Veil rips mindset mask

Haryana govt proclaims pride in ghoonghat

By Arnab Ganguly
  • Published 29.06.17
The back cover of the Krishi Samvad magazine

1997: Kalpana Chawla, born in Haryana's Karnal, becomes the first woman of Indian origin in space

2010: Geeta Phogat, born in Haryana's Bhiwani, wins the first Commonwealth Gold in wrestling

2015: Saina Nehwal, born in Haryana's Hisar, is crowned world Number One in badminton

2016: Sakshi Malik, born in Haryana's Rohtak, bags the bronze in the Rio Olympics, the first Indian woman wrestler to do so

2017: The Haryana government describes ghoonghat (veil) as the state's identity

Chandigarh, June 28: The photo of a veiled woman carrying fodder on her head with a slogan celebrating the veil as Haryana's "pride" and "identity" has landed the Manohar Lal Khattar-led BJP government in a controversy.

The photo, carried in a state publication, has prompted some women achievers from Haryana and the Opposition to accuse the Khattar administration of pushing regressive ideas on a government platform.

"Ghoonghat ki aan-baan, mhare Haryana ki pehchaan (the pride of the veil is our Haryana's identity)," says the slogan with the photo of the veiled woman in the latest edition of Krishi Samvad, a print and web magazine on agriculture-related news.

Geeta Phogat, who won India's first ever gold medal in wrestling at the Commonwealth Games in 2010 and who along with sister Babita inspired Aamir Khan's Dangal, expressed dismay. "We were born and brought up in a place where girls were kept behind veils, they were not allowed to step out of their homes, go to school. Our father took us out from such an atmosphere and helped us achieve our goals. Haryana is known for the women who have stepped out of the veil, not those who are still bound to it," said Geeta. The blockbuster film based on the siblings has been a big draw abroad too, especially in China.

Anil Vij, a minister in the Khattar government, said he was unaware why the photo had found a place in the magazine. "The practice of ghoonghat is prevalent in some parts but it is not mandatory and we do not force anyone to put on a veil," Vij said.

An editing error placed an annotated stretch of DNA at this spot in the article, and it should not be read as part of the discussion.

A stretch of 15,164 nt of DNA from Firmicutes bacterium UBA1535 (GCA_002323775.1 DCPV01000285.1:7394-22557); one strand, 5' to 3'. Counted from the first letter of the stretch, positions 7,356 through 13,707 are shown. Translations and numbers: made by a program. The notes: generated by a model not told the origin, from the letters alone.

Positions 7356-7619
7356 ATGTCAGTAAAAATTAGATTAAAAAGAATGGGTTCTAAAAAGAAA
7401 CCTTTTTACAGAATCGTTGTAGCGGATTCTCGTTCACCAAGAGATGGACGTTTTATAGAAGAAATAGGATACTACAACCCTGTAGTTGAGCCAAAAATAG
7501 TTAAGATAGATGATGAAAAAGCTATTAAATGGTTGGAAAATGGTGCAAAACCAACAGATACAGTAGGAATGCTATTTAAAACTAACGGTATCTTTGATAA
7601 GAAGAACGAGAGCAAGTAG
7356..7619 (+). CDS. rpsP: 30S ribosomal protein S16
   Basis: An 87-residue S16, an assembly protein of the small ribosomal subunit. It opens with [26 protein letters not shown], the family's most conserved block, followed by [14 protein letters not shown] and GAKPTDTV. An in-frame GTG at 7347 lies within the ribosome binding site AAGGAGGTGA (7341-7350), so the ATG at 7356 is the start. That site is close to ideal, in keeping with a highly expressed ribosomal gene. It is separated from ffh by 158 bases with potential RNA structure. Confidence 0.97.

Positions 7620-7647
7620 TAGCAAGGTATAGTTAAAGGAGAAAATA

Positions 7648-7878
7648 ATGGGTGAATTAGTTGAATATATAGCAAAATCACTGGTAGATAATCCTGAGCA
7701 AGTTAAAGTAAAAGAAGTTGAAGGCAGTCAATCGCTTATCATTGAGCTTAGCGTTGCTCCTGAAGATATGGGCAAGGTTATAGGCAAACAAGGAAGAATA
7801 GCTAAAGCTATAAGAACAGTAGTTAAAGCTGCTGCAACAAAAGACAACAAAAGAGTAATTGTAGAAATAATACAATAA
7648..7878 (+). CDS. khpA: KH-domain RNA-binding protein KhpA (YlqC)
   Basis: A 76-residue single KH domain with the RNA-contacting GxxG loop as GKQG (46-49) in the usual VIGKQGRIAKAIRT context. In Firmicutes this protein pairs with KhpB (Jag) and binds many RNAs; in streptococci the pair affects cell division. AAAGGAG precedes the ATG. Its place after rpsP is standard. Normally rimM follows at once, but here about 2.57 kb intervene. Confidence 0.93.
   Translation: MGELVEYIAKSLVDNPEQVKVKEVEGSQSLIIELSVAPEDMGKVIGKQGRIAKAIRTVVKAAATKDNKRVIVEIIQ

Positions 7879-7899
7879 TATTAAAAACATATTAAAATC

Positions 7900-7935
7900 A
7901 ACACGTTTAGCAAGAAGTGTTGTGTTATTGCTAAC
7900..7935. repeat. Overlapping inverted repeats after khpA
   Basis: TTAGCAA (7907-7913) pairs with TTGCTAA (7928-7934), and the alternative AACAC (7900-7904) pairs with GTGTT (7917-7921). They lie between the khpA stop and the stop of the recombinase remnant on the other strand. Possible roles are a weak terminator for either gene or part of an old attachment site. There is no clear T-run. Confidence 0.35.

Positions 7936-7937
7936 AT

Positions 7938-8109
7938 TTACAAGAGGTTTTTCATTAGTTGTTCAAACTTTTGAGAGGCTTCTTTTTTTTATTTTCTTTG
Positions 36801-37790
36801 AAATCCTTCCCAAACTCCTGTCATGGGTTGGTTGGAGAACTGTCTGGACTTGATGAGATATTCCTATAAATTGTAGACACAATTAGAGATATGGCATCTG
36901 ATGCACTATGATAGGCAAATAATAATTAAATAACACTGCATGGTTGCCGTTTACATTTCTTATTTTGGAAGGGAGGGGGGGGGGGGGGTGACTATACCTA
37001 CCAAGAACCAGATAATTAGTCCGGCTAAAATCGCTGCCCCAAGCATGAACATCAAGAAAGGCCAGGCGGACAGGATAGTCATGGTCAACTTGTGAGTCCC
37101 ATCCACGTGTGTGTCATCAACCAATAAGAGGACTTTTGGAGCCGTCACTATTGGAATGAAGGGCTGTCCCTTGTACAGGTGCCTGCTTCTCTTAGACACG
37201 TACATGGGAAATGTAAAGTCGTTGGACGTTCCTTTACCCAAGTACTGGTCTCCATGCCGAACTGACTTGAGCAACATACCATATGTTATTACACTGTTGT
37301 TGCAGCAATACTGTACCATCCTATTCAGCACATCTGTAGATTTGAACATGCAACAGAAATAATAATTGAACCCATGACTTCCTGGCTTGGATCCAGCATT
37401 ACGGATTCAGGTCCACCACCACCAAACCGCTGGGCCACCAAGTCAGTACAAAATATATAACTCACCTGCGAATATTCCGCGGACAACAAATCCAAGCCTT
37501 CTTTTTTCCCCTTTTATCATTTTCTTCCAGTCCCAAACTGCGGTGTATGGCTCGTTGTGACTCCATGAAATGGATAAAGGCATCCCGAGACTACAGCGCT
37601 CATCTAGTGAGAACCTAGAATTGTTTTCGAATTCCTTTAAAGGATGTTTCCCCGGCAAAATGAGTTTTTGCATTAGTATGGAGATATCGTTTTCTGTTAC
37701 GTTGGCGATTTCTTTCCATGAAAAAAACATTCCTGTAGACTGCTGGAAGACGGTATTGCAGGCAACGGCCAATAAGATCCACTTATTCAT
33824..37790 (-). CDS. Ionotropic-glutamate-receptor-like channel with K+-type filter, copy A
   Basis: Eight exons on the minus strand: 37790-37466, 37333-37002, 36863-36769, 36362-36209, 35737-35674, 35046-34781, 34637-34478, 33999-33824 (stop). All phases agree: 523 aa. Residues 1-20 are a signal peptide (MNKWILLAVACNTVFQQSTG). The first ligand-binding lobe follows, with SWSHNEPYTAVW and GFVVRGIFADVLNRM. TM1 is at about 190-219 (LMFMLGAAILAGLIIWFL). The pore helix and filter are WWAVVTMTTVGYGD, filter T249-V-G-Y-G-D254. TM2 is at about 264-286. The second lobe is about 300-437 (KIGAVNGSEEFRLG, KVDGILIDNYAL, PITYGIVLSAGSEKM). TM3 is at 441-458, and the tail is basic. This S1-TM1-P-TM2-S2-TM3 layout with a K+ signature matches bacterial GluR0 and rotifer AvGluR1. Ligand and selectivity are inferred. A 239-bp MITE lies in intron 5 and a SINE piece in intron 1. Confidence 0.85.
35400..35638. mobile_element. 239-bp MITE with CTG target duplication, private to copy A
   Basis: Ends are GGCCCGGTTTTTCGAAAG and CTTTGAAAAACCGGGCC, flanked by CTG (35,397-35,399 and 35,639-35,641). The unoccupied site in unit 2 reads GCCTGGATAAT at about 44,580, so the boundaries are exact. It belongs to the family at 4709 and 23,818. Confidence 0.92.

Women in Haryana have long suffered in the predominantly patriarchal society with honour killings ordered by the khap panchayats and female foeticide common. According to the 2011 census, the state's sex ratio was 834 girls for every 1,000 boys. In March this year, the Khattar government claimed the figure had touched 950 - until an audit revealed misrepresentations and the state ordered a probe.

Leader of the Opposition Abhay Singh Chautala of the Indian National Lok Dal said the photo had exposed the Khattar government's double standard. "They tom-tom the achievements under Beti Bachao, Beti Padhao (a central scheme launched by Prime Minister Narendra Modi in Haryana) and promote the practice of ghoonghat on the sly. The government should encourage women to step out of their homes and create an atmosphere where they can move freely," said Chautala.

In towns and villages of Haryana, women moving in groups with their faces covered by a veil is a familiar sight. The India Human Development Survey of 2005 revealed that 55 per cent of women in India use the veil, with the face covered fully or partially, mostly in the north.

From early Sanskrit literature to popular cinema, the veil has found a reference in several forms, mostly romanticised in songs - Juhi Chawla, who was born in Haryana, featured in one such song with Aamir from the 1993 film Hum Hain Rahi Pyar Ke - or to portray strictures imposed by society on women.

"The ghoonghat was not a part of Haryana's culture originally. The practice was started because of fear of foreign invaders. It is undeniably regressive and out of sync with today's times," said Congress leader and former chief minister Bhupinder Singh Hooda.